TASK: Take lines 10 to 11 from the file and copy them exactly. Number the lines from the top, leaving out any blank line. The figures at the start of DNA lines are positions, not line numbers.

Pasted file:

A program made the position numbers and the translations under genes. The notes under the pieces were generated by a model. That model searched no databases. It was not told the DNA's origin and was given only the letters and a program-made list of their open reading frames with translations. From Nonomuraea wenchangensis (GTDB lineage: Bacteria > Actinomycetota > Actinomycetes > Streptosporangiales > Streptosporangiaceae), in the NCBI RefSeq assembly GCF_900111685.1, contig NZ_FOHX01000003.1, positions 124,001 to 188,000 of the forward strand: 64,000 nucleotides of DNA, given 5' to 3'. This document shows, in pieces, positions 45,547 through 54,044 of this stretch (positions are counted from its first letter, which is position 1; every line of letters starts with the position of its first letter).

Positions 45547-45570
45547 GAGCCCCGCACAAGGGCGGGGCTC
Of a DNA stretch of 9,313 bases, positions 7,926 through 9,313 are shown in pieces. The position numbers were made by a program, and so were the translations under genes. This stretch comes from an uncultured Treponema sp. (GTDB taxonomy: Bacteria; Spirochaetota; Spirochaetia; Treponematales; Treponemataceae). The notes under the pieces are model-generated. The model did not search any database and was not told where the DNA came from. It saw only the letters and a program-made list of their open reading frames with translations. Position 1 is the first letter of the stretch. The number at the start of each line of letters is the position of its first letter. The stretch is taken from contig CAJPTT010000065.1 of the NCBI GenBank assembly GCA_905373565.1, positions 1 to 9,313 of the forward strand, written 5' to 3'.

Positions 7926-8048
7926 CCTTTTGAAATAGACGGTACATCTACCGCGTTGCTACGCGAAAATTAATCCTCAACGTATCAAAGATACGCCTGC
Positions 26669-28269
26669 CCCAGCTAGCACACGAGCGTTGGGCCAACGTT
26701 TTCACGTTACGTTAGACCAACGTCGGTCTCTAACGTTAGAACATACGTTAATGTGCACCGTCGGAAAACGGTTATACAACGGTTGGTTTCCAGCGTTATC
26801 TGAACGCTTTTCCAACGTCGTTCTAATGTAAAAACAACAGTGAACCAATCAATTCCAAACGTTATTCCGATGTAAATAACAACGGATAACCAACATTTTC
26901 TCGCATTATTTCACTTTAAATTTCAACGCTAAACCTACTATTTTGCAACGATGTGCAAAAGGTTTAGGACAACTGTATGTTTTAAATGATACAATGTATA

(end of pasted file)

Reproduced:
26801 TGAACGCTTTTCCAACGTCGTTCTAATGTAAAAACAACAGTGAACCAATCAATTCCAAACGTTATTCCGATGTAAATAACAACGGATAACCAACATTTTC
26901 TCGCATTATTTCACTTTAAATTTCAACGCTAAACCTACTATTTTGCAACGATGTGCAAAAGGTTTAGGACAACTGTATGTTTTAAATGATACAATGTATA